Op­ti­mism De­feats Block­ade

India Today - - THE STATE OF THE STATES - By Kaushik Deka

Twenty-two-year-old Abem Golmei, a nurs­ing stu­dent from Malom, 7 km from state cap­i­tal Imphal, was aghast when a national daily last month called Ma­nipur a failed state. Sure, a 92- day- long block­ade of the two national high­ways con­nect­ing the state to the rest of In­dia had brought the state to a stand­still. Com­mod­ity prices soared, scarcity of fuel threw the trans­porta­tion sys­tem out of gear and hos­pi­tals ran ter­ri­bly short of medicines. Worse still, nei­ther the state nor the Cen­tral Govern­ment acted promptly to end the block­ade. In June 2010 too, the state suf­fered a sim­i­lar month-long high­way block­ade.

Yet, Golmei is not ready to give up and ac­cept her state as hav­ing failed. “I know the press loves bad sto­ries, yet the state has seen so many good things in the last year. I find Ma­nipur much more peace­ful than it was two years ago. At the very least, fake en­coun­ters don’t make head­lines these days,” she says.

Golmei is not a soli­tary voice. Though there has been a wide­spread ac­cep­tance that the state govern­ment has failed to pro­vide a po­lit­i­cal so­lu­tion to most of the prob­lems plagu­ing the state, the law and or­der sit­u­a­tion has im­proved in the last one year. Se­cu­rity forces and state po­lice in Ma­nipur, a state still un­der the grip of the Armed Forces (Spe­cial Pow­ers) Act, 1958, com­pelled var­i­ous mil­i­tant groups to ei­ther sur­ren­der or seek refuge in neigh­bour­ing coun­tries like Myan­mar and Bangladesh. The ar­rests of top in­sur­gent lead­ers such as United National Lib­er­a­tion Front chief Ra­jku­mar Meghen have re­sulted in a sharp de­cline in ter­ror at­tacks.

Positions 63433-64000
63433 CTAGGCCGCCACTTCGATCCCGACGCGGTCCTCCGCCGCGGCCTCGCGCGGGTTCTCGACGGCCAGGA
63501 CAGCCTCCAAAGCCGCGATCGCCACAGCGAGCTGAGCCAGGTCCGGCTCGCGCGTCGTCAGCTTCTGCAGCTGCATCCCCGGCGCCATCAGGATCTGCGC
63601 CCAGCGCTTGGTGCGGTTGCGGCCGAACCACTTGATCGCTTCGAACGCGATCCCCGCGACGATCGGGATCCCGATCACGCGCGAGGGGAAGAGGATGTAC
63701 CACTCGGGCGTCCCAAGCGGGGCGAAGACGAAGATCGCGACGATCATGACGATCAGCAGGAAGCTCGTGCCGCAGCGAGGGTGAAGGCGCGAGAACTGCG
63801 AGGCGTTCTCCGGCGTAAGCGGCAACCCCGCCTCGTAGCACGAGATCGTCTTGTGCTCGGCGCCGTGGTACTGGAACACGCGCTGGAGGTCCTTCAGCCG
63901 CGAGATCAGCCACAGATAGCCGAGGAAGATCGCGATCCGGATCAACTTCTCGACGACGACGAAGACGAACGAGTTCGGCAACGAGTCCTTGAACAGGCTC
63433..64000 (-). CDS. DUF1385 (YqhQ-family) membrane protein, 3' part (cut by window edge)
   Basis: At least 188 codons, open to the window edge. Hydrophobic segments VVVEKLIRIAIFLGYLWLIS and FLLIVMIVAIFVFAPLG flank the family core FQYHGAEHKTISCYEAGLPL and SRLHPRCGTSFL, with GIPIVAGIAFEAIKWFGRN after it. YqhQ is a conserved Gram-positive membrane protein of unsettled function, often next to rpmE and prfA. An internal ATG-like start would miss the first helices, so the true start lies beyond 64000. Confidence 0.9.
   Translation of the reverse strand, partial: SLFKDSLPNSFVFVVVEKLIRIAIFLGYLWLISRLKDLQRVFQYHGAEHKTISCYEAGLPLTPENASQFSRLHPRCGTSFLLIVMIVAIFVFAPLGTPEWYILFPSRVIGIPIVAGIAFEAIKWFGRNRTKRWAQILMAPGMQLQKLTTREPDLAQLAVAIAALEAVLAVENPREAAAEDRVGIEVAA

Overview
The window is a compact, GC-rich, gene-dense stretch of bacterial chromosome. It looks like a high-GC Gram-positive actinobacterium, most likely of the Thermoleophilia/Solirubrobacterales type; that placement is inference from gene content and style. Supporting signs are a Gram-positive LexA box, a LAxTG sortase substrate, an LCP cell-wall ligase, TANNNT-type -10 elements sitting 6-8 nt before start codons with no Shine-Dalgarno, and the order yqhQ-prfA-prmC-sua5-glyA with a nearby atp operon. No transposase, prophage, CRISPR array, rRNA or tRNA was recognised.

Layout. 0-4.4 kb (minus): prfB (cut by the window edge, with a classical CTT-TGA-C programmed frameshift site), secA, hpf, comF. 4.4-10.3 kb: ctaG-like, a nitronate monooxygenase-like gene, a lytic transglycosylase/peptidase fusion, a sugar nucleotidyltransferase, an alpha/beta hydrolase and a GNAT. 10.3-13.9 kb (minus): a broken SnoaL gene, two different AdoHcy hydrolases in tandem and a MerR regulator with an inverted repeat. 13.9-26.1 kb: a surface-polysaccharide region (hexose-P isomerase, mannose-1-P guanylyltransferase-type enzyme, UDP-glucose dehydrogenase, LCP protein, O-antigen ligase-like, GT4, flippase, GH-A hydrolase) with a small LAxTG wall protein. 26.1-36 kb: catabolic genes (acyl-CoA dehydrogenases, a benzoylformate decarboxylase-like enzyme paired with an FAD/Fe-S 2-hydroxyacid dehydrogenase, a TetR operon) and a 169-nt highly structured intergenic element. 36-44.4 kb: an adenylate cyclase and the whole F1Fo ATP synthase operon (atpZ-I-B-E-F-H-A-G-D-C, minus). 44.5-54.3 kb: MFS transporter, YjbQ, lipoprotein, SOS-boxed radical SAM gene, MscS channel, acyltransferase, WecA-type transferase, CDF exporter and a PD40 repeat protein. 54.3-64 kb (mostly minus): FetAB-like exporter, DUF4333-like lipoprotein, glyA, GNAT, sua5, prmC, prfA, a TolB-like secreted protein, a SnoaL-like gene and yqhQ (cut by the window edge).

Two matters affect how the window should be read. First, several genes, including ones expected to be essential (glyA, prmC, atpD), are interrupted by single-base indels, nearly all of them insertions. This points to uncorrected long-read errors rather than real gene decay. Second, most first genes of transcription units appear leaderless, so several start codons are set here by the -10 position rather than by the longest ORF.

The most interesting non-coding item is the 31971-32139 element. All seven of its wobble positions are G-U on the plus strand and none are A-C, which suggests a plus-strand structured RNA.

The state po­lice’s numbers have been beefed up to 10,249 in 2010, as com­pared to 8,541 in 2009 and 5,502 in 2008. The National Crime Records Bureau’s Crime in In­dia 2010 re­port re­leased in Oc­to­ber shows that cases of cog­nis­able crime are de­creas­ing, from 3,349 in 2008 to 2,852 in 2009 to 2,715 in 2010.

The silent force be­hind this sub­stan­tial re­duc­tion in cog­nis­able crimes is the state’s Di­rec­tor Gen­eral of Po­lice Y. Joyku­mar Singh, who has been metic­u­lously work­ing on an over­haul of the state po­lice force.

Chief Min­is­ter Okram Ibobi Singh, who also hap­pens to be the home min­is­ter, is, how­ever, deeply con­cerned about the chaos cre­ated by bandhs, block­ades, gen­eral strikes, dhar­nas and ral­lies called by var­i­ous or­gan­i­sa­tions. “Force is not the an­swer to prob­lems. The govern­ment is open to di­a­logue with any group for any prob­lem,” he says.

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